Abu Dis landfill Photo: Yoav Goell

Supervision Over Municipal Waste Market Could Dismantle Monopolies, Lower Property Taxes
Abu Dis landfill
Photo: Yoav Goell
A first step toward regulation that will lead to lower waste prices for local authorities and the public. Environmental Protection Minister Avi Gabbay and Finance Minister Moshe Kahlon have signed an order that will allow for the supervision of prices in the municipal waste market. The order followed the recommendation of a committee that was established in November 2015 to examine municipal waste handling and price supervision. The committee was established after the Ministry of Environmental Protection (MoEP) determined that the waste market is controlled by monopolies that are making massive, excess profits, and that the costs are passed on to residents through municipal property taxes.

​The supervision over prices is addressed in the Law for the Supervision of Commodities and Services. The objective of the committee examining the issue of waste price supervision was to foster competition and thus minimize costs that are passed down to consumers. The review came in the wake of complaints from local authorities about unreasonable pricing for waste removal and treatment, including transfer stations, waste transport, and landfilling.

Minister Avi Gabbay: "The prices of treating waste are ultimately passed onto the public, and the process we are beginning today will ultimately lead to savings in our property taxes. Like in other areas, the centralization of the waste market results in price increases and hurts the public."

Minister Moshe Kahlon: "The cost of living in Israel is a subject that affects all areas. We committed to bring down the cost of living in Israel, and we are going through every field, in order to actualize this commitment. In this case, centralization creates an excess burden that is ultimately passed on to consumers. The process we are beginning today deals with this exact problem."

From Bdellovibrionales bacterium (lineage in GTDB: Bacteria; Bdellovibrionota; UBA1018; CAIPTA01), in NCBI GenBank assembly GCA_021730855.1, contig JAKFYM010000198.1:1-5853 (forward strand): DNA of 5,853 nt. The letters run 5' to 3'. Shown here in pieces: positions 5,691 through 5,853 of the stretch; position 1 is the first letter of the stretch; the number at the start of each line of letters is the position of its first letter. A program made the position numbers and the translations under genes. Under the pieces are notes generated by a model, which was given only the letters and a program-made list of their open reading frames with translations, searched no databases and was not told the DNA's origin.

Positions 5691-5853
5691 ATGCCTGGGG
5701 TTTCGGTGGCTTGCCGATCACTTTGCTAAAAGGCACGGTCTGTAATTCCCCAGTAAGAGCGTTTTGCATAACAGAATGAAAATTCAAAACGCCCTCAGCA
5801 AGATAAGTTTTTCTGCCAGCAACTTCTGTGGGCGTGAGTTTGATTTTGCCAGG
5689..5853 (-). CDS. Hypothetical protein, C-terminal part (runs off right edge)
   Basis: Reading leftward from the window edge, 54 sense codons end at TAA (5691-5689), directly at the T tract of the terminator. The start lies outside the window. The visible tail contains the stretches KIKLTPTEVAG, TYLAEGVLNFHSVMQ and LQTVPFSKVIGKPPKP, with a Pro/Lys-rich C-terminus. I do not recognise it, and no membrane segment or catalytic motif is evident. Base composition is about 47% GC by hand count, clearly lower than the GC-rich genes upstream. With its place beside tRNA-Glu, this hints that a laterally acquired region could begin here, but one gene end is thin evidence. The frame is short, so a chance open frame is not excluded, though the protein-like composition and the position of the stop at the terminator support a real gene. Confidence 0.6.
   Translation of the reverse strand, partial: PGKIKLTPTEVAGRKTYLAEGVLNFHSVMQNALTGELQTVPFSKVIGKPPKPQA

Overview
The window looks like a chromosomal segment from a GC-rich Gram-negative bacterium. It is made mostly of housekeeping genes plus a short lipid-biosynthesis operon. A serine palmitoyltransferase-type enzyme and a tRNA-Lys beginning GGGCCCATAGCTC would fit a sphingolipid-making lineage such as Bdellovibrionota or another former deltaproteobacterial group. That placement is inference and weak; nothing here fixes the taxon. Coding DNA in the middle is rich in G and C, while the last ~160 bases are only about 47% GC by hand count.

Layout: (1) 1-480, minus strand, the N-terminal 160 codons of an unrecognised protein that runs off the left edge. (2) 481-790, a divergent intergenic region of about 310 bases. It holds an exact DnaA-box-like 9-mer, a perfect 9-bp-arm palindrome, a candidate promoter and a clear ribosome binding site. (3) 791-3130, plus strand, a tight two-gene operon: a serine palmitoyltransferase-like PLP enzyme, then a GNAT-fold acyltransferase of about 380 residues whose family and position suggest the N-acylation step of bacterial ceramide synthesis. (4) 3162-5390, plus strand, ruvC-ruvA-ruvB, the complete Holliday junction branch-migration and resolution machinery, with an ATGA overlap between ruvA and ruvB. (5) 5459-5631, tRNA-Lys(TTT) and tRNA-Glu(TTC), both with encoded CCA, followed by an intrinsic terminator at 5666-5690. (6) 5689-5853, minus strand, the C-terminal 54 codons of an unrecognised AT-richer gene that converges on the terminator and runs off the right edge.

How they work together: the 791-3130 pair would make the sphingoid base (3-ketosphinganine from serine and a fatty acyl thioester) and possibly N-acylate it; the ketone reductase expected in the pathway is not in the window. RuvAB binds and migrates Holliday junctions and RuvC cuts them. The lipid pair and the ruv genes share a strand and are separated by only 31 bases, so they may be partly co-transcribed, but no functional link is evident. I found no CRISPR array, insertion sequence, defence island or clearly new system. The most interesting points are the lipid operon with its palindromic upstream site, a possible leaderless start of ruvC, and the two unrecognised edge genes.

In the first stage, businesses will have to report waste prices and profits. This will apply to businesses that deal with non-urban mixed waste, specifically transport contractors, transfer stations, and landfills. These businesses will have to provide data about their activities, including financial reports, balance sheets, details about the business and operating procedures, information about clients, rates, and costs.

The data will help MoEP supervisors determine whether those who collect and treat waste are charging an unreasonable amount for their services. If prices are deemed excessive, the aforementioned ministers could decide to begin supervising prices in accordance with Section 5 of the Law for the Supervision of Commodities and Services.

The ministers signed the order based on indications of several issues, including:

  1. Landfilling prices have risen by as much as 100% in several landfills.
  2. There is a severe lack of competition amongst those who provide transfer station and landfill services.

For more information, contact: mechirim@sviva.gov.il or 02-649-5836.